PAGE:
Supplier management is an important part of the ITIL foundation certification training framework. Suppliers might be involved throughout the ITIL service lifecycle and supplier management must be applied from the Service Strategy stage right through to the Continual Service Improvement stage. Online ITIL courses describe the importance of supplier management in ITIL service management.
Based on the business of an organization or company, an IT service provider might need to use services of the partners or suppliers. For instance, in order to provide search functionality inside the corporate applications, Google provides enterprise services for the companies. And companies or organizations pay money for the provided services to these suppliers and partners. Supplier management is necessary to facilitate interactions between IT service providers and their suppliers. This article will describe the goals, objectives, and activities of supplier management.
What’s The Goal?
The main goal of the supplier management process is the management of supplier and their services to provide firstly, seamless quality of IT services to the business and secondly ensuring that value for money is obtained. Based on the service level agreements signed off between the business and the IT service provider, the IT service provider might need to use external services from partners or suppliers.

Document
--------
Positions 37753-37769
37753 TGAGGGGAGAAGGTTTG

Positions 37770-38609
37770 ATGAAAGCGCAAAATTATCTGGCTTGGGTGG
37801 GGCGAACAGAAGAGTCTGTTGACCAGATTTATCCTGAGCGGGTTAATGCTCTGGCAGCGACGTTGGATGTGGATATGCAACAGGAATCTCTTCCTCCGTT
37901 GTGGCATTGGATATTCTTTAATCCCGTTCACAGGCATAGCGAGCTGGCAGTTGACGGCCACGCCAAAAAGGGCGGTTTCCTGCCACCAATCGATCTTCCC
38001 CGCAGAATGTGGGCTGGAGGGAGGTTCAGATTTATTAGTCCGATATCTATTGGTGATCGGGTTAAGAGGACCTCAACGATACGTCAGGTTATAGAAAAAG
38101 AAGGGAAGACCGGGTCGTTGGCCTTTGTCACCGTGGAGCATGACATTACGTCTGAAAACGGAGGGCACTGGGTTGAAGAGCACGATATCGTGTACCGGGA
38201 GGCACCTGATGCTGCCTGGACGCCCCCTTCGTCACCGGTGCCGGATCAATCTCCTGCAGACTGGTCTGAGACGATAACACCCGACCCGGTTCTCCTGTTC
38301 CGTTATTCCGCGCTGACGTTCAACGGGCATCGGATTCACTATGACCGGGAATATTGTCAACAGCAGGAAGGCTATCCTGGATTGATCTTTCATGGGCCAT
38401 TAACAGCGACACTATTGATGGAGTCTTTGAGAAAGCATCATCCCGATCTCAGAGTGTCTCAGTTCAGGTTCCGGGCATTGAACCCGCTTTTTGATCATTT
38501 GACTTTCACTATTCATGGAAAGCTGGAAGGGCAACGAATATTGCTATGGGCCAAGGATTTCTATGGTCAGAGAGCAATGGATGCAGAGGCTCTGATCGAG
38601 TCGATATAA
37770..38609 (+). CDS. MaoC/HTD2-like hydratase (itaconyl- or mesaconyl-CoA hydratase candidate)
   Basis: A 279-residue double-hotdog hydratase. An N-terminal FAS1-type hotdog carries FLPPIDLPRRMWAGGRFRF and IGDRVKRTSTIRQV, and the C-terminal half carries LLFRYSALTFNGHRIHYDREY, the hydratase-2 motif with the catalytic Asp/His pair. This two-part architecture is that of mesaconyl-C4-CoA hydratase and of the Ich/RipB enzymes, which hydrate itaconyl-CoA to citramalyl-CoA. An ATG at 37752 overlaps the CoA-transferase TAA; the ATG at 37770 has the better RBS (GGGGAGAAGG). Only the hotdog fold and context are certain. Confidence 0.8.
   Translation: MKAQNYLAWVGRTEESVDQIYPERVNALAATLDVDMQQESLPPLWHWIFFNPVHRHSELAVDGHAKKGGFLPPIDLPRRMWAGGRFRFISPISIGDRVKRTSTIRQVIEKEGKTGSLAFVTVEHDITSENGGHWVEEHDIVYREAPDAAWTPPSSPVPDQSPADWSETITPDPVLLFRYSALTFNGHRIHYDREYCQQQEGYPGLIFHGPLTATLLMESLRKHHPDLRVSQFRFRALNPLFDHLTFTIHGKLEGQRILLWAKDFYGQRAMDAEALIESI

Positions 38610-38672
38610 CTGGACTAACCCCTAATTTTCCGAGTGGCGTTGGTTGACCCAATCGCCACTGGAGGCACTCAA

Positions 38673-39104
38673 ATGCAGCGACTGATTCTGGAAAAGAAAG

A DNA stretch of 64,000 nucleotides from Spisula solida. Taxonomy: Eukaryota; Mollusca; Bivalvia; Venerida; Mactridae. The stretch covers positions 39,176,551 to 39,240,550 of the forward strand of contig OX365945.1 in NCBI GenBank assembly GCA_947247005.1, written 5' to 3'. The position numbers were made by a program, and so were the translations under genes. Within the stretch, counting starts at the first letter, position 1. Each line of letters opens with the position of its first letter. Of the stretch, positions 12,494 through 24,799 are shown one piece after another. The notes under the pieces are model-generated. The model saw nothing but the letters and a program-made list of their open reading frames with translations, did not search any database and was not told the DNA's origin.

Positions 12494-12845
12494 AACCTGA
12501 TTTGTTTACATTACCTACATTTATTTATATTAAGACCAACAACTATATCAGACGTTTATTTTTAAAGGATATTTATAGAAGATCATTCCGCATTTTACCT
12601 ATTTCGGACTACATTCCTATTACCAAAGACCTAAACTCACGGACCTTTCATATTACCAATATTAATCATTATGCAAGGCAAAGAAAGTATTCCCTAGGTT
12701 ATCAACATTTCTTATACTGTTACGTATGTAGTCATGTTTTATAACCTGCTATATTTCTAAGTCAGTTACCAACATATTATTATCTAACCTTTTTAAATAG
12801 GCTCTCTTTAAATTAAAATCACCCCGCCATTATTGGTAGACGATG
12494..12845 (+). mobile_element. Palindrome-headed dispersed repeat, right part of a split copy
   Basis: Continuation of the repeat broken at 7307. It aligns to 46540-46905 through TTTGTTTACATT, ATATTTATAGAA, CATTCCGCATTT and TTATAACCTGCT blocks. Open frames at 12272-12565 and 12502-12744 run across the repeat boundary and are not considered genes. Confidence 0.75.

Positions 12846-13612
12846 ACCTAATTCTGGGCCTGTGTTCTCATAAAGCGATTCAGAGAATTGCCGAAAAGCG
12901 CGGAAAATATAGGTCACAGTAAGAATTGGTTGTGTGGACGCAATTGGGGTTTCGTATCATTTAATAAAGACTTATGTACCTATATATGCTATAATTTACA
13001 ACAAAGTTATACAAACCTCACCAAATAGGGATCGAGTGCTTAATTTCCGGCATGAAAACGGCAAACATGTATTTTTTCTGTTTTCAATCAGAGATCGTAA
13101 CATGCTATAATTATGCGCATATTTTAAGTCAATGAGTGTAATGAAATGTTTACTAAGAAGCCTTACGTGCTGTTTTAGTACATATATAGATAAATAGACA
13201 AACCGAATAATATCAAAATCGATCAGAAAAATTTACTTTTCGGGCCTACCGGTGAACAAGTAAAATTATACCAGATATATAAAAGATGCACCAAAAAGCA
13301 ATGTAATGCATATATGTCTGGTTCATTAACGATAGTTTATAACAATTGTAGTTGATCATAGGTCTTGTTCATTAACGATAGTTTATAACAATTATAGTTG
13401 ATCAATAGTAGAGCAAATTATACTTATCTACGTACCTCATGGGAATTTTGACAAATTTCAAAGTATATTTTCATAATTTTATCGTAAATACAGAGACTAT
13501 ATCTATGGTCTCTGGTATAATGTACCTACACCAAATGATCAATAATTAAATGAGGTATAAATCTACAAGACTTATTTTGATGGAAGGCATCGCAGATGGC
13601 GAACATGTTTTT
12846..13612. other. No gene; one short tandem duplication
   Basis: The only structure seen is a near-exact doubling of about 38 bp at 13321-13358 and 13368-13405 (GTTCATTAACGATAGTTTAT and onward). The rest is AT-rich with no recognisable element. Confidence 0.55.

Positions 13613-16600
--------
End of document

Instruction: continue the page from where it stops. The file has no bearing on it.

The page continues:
Let’s consider that the IT department of the organization aims to provide employee details to the human resources department of the company. And this service is provided with a search function where whenever a human resource department employee starts to type more than 3 characters in the search box, all matches in the database are listed as auto suggest mode. And let’s assume that this search and autosuggest functionality will be provided by a Google Search server that will be placed in the company network. In this case, during supplier management process, service level targets and the service fee must be negotiated between the IT Service provider and Google, which is the supplier in this case. For instance, the expected search result time, the terms and conditions of providing this service, and the price of the service need to be determined. These are all negotiated and handled in the scope of supplier management process.